This is in stark contrast between the social introductions of others, including uncle, and even the age of another person.  

Crystal is a "non person" in Statement Analysis, signaling her death. If she is dead, in his language, how would he know?

a.  The police have told him that they suspect her to be dead?  According to his distancing language, this is not likely. 
b.  Because she has been gone for a very long time (not at the time of this interview)
c.  Because he has guilty knowledge?

Regarding perceived reality in language versus reality: 

This is why we say "he is not divorced" in the statement while the case file says, "You're wrong.  He is married", which misses the point. 

He is not married!

According to Statement analysis, he is not married!

The contradiction is very important and is why we do not want to know the case file before we analyze the statement.  This is not for "effect" (though the effect is often quite impressive) but to avoid influencing our analysis.  This is HOW we learn the quality of the relationship, so critical in domestics.  

When a statement itself shows, "he is not married" it means:

1.  The words (statement) are not reality. 
2.  The words are the subject's perception of reality. 
3.  "Crystal" was never "alive" in the statement, that is, she was never:

a.  Crystal
b.  my fiancé
c.  my girlfriend
d.  the mother of my child
e.  or any other description or attribute including nickname, term of endearment, etc

She is only a "person", that is, something other "she" when she is able to clean his name for him.  

He "brings her to life" for this purpose only. 

Did you notice that she did not "speak" on the phone "that" night?  A living person speaks; a dead person, or "non person" does not speak, that is, communicate.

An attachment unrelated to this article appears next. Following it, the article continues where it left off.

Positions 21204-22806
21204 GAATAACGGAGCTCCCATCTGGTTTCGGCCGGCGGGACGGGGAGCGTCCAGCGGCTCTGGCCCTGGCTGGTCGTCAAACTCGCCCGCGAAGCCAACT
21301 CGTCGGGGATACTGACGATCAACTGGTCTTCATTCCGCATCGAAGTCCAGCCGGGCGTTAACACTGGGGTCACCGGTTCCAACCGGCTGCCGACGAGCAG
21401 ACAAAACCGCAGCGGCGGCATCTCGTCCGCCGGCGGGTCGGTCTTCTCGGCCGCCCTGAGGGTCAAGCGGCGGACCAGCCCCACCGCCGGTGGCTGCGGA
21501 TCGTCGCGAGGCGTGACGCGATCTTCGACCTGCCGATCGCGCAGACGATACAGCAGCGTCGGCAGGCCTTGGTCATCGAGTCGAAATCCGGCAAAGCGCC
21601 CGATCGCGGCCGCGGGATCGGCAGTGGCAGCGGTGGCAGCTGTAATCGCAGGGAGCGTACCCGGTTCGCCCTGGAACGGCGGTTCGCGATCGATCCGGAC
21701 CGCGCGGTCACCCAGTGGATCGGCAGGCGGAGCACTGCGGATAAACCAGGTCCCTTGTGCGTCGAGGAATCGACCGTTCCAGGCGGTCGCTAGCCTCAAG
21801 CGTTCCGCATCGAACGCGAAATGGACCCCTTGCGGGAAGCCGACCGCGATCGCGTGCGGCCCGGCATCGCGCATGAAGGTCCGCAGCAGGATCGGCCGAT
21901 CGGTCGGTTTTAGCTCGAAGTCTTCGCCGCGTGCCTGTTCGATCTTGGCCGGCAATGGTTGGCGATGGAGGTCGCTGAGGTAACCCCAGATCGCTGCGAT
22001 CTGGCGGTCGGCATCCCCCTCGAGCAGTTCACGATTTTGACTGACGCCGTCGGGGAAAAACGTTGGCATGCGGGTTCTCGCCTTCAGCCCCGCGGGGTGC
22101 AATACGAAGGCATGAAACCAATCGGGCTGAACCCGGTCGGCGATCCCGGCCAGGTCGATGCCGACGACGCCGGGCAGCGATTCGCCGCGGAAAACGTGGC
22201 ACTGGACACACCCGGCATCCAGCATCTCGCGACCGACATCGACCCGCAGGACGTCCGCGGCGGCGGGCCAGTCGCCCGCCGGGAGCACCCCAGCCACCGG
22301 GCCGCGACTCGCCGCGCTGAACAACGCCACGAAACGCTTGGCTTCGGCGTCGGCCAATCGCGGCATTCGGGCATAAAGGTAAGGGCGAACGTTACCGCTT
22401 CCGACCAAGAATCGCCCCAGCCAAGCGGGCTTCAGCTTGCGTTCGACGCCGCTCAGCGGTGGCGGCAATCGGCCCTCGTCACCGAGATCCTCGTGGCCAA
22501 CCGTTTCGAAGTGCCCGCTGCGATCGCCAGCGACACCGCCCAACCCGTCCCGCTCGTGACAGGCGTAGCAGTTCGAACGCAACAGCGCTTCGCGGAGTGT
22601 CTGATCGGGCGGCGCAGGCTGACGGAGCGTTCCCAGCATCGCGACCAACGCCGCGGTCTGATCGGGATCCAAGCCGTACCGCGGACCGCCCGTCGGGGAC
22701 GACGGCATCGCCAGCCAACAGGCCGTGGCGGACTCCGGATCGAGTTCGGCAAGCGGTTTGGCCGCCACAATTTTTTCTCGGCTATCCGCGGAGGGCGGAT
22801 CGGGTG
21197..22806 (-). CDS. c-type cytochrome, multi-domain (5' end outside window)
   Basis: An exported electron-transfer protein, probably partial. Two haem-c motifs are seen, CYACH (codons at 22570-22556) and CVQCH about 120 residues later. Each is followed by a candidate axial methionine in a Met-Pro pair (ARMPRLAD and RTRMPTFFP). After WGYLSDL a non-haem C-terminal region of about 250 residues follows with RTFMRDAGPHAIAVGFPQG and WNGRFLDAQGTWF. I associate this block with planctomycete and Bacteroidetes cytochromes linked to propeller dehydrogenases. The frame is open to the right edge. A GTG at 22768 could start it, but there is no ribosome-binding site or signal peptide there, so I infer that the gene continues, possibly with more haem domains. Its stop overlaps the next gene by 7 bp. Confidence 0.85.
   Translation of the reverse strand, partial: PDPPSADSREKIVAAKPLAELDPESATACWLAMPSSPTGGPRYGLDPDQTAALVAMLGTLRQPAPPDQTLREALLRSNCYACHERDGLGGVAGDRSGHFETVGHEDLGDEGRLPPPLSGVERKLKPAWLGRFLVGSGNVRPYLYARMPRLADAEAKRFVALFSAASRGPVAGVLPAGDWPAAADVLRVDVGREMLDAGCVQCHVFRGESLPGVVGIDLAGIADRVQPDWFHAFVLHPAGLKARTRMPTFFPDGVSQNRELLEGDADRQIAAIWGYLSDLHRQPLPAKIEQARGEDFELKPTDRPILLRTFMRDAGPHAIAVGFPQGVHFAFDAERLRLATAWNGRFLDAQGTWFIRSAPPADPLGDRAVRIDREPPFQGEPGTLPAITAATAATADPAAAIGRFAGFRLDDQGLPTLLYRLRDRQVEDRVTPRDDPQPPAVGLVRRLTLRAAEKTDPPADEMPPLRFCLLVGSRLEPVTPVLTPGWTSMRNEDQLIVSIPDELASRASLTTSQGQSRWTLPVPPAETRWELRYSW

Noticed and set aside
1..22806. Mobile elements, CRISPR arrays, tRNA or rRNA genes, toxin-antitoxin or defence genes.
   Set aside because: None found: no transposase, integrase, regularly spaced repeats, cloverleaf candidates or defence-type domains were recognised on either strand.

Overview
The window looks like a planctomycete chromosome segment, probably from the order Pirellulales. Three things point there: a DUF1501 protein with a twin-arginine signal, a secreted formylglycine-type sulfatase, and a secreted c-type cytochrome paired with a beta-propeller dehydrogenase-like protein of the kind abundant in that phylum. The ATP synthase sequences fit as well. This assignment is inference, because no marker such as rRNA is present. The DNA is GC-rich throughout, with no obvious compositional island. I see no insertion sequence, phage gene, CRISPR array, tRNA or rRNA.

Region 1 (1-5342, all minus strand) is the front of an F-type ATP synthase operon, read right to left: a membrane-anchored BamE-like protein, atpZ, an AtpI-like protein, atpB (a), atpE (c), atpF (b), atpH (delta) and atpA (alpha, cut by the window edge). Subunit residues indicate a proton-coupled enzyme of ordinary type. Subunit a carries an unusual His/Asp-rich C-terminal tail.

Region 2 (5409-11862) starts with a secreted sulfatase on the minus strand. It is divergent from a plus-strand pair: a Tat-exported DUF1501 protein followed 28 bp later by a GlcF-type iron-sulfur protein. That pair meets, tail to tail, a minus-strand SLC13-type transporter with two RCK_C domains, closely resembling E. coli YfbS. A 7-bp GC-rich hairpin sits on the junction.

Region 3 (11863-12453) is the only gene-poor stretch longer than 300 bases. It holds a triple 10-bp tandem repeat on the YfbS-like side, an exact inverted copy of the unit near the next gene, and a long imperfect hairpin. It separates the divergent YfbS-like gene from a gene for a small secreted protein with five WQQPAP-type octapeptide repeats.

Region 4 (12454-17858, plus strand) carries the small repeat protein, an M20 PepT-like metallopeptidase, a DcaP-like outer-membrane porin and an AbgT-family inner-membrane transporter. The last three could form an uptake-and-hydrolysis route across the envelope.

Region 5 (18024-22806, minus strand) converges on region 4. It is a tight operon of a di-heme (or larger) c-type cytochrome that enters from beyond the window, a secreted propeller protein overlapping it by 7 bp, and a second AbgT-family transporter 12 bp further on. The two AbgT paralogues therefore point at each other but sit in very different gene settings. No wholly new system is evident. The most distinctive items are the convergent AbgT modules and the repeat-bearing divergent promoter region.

Even Crystal's cousin has a name and even a lineage; Crystal has nothing.  She is "she" throughout the entire interview except when she is no longer with him, that is:
a.  With cousin
b.  missing 

In all context associated with him, Crystal is only a pronoun, with avoidance of her name.  This is extreme distancing language, and is also alarming in when she "appears" as "Crystal", only when not connected directly to him.  

Greed may be an element in this case, as the need to connect himself to her real estate business is evident, and there may have been a third party, or at least one that he suspects, including possibly ex husband, or boyfriend (it could be that he has interest in someone else).

Houck is slightly above average intelligence and is controlling showing, especially, a need to control information; something that also suggests guilt.  

Houck has signaled that Crystal will not be found alive, and one of the major questions for investigators is not simply if he had assistance, but to carefully review the transcripts of the audio (it is worth even small budget departments to pay for transcription) to learn if the location of Crystal's remains is leaked.  This requires the understanding of how leakage works, and careful scrutiny may yield two locations, as one may have been temporary. This may be found through repetition, for example, as well as the odds of the location being in a most "unnecessary" way exposed; that is, a sentence or answer that appears utterly unnecessary.  

In the interview, the more the IR spoke, the less reliable the subject's wording is. They must note any time the subject used the IR's own language or expressions, or any time the IR "led" the subject's direction. 

Analytical Interviewing "controls the interview" by letting the subject ramble on and on, yet always going back to:

a.  the original question
b.  the leaked information that was revealed in the ramble.  The subject thinks he is controlling, often by lengthy sentences, yet it is in these lengthy sentences that we discern the difference between emotion and logic, and how every unnecessary word is analyzed.  How many readers here, for example, knew that Hailey Dunn's remains were going to be found in an "ugly field" ; just as her mother said she would never search.  Billie Jean Dunn spoke so much that she, herself, told us that Hailey was dead, and drugs were involved, in just a few sentences.  Like Houck, she took the polygraph and went on NG.  

Let's hope that Houck returns to the show to yield even more info.  Yet I believe that all the information necessary to find Crystal Rogers is likely within the transcripts of the original interview, if this is a well conducted and lengthy interview.  By "well conducted", I specifically mean "uncontaminated" interview, where Houcks not only introduced language, but was asked to clarify the meaning of any of his words.  If he is responsible for Crystal Rogers' disappearance it is all but impossible for him to speak at length and not reveal this. 

We all do.